This guide is intended to explain the Industries and industrial supply chain. The later part of the guide is covering Industries DLC content and will not be relevant for players who do not have it. The guide is supposed to cover all the important game mechanics, general tips/good practices, troubleshooting and some mod recommendations. I have not included traffic details or road/rail layouts as it is a huge topic on its own. Lastly, the guide is not supposed to be a walkthrough for a brutally efficient industrial supply chain. It is to help players explore on their own and be creative.
Industry Overview: Importance
Industries are a critical part of any city. In Cities Skylines, they serve two key purposes. Provide jobs and provide goods to be sold at commercial places.
The main alternative for jobs is offices, but they only take educated workers. Other alternatives like commercial or jobs at services are not enough for the entire population. You can import goods, but it has limits and needs extensive traffic management.
Tip: There are two other ways of providing goods. ‘IT specialization’ for offices manufacture invisible goods that don’t have any truck traffic and ‘organic and local produce’ district specialization for commercial make half of their goods themselves.
Industrial Supply Chain
There are 4 basic natural resources in Cities skylines. Oil, Ore, Fertile land and Forestry.
Oil and Ore are not renewable, and they deplete as they are used. (You can use the inbuilt mod to turn off depleting). Fertile land and forestry are renewable and do not deplete. However, if you plant a lot of trees on fertile land, you’ll lose land fertility. Forestry is just a bunch of trees; you can plant some and the game will treat at natural resource. If you remove them, natural resources will go away. It is not very realistic or logical, but it is what it is.
Extractor buildings take the natural resources and turn them into raw materials. They need to be on the land where natural resources are present.
Processor buildings process the raw materials and turn them into processed materials.
Processed materials from all 4 industry types are used by a single type of generic industry to produce goods that are sold by commercial places.
|Extractor||Natural resources||Raw Material (RM)|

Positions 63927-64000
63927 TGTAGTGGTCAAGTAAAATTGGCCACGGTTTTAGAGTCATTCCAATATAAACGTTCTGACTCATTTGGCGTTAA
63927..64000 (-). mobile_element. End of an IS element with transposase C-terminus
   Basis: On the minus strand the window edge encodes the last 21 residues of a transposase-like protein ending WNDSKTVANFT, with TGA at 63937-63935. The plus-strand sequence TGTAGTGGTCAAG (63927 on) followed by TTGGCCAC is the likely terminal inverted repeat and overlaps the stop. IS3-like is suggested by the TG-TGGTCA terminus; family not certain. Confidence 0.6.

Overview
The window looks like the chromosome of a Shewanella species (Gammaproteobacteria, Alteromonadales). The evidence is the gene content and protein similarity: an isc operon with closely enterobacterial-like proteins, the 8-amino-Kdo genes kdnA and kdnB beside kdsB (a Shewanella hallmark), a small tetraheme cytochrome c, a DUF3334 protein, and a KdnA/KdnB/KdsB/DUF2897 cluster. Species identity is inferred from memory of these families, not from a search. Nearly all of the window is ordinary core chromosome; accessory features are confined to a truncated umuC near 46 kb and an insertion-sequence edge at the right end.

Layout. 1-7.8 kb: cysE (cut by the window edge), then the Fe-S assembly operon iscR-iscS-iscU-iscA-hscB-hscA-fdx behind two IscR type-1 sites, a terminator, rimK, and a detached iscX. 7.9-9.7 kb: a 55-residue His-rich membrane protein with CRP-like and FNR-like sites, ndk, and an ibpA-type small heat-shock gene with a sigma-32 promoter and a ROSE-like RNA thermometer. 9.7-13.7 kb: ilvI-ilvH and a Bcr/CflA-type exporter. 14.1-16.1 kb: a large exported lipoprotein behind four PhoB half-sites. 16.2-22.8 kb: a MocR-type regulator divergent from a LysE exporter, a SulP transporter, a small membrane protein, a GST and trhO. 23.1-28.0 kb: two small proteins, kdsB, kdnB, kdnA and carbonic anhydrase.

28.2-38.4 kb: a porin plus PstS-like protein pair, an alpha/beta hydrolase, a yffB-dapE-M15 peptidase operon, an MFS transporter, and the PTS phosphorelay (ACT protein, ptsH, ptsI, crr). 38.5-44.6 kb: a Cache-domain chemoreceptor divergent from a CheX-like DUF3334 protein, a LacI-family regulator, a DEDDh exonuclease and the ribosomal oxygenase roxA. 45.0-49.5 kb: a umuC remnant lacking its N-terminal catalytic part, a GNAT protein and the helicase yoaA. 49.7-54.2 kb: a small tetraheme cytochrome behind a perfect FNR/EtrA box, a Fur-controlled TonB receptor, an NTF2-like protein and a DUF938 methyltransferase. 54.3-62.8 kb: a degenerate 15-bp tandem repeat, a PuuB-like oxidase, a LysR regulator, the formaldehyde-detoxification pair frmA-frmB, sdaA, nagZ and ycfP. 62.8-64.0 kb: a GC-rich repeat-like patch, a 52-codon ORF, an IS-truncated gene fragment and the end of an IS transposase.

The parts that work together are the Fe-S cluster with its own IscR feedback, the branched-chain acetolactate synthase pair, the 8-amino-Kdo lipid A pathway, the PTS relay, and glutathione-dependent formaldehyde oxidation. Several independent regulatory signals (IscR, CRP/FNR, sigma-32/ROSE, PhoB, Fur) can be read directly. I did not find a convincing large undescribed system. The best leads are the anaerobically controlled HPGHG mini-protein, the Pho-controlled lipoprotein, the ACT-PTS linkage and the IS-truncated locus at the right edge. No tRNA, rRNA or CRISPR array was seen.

|Processor||Raw Material (RM)||Processed Material (PM)|
|Generic Industry||Processed Material (PM)||Goods|
|Commercial||Goods||Sold to customers|
Tip: Recycling centre turns garbage into processed materials that can be used by generic industries.
Industrial Zoning and District Specializations
Extractors, Processors and Generic industries all grow on industrial zones. By default, generic industries will grow on your industrial zones and just import Processed Materials if you don’t have industry specialization.
If you make a district and give it one of the specializations, it will only grow extractors and processors based on natural resources availability on the zoned land.
Because all the materials I mentioned so far can be imported or exported, You are not forced to balance them. However, you can use districts and specializations to reduce imports and control your traffic flow.
Confusing names: both raw materials and processed materials of a particular industry type are labelled the same on trucks and import-export UI. This can be confusing at times. So, keep it in mind.
This is my city’s farming specialized industry importing a lot of agricultural products(crops) and exporting a lot of agricultural products(processed material).
Industries DLC: Make your own profit!
The flagship feature of the DLC is the ability to build and operate your own industrial buildings, including extractors, processors, factories and warehouses. These buildings are huge and look great.
You own these industries, so you will get profits instead of taxes. On the flip side, if there are problems with the operation and supply chains, you will get losses instead of abandoned buildings. You will need to manage the supply chain much more carefully and warehouses will help you do that.